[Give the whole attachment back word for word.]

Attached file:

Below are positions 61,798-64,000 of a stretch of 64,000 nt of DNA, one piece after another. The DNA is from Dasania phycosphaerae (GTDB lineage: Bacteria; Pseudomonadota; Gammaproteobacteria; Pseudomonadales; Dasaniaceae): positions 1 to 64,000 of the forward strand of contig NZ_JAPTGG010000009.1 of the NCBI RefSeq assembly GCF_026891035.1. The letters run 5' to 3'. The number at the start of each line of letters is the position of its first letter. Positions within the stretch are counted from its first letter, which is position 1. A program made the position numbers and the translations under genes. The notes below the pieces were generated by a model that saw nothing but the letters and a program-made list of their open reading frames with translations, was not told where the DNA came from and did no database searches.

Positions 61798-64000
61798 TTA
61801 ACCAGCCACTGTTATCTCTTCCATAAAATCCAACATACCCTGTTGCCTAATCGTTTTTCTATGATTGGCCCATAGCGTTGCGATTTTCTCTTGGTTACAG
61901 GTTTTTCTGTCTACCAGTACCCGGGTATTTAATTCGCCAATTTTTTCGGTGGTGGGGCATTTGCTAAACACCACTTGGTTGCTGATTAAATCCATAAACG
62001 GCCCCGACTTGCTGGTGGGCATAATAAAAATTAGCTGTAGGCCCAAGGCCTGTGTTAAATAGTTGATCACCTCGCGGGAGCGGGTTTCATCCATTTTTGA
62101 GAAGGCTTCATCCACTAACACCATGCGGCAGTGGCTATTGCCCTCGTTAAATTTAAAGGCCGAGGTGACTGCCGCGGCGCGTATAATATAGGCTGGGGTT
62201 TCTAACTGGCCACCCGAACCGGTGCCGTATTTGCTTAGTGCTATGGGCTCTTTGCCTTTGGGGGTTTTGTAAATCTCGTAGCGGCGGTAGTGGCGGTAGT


Below are positions 61,798-64,000 of a stretch of 64,000 nt of DNA, one piece after another. The DNA is from Dasania phycosphaerae (GTDB lineage: Bacteria; Pseudomonadota; Gammaproteobacteria; Pseudomonadales; Dasaniaceae): positions 1 to 64,000 of the forward strand of contig NZ_JAPTGG010000009.1 of the NCBI RefSeq assembly GCF_026891035.1. The letters run 5' to 3'. The number at the start of each line of letters is the position of its first letter. Positions within the stretch are counted from its first letter, which is position 1. A program made the position numbers and the translations under genes. The notes below the pieces were generated by a model that saw nothing but the letters and a program-made list of their open reading frames with translations, was not told where the DNA came from and did no database searches.

Positions 61798-64000
61798 TTA
61801 ACCAGCCACTGTTATCTCTTCCATAAAATCCAACATACCCTGTTGCCTAATCGTTTTTCTATGATTGGCCCATAGCGTTGCGATTTTCTCTTGGTTACAG
61901 GTTTTTCTGTCTACCAGTACCCGGGTATTTAATTCGCCAATTTTTTCGGTGGTGGGGCATTTGCTAAACACCACTTGGTTGCTGATTAAATCCATAAACG
62001 GCCCCGACTTGCTGGTGGGCATAATAAAAATTAGCTGTAGGCCCAAGGCCTGTGTTAAATAGTTGATCACCTCGCGGGAGCGGGTTTCATCCATTTTTGA
62101 GAAGGCTTCATCCACTAACACCATGCGGCAGTGGCTATTGCCCTCGTTAAATTTAAAGGCCGAGGTGACTGCCGCGGCGCGTATAATATAGGCTGGGGTT
62201 TCTAACTGGCCACCCGAACCGGTGCCGTATTTGCTTAGTGCTATGGGCTCTTTGCCTTTGGGGGTTTTGTAAATCTCGTAGCGGCGGTAGTGGCGGTAGT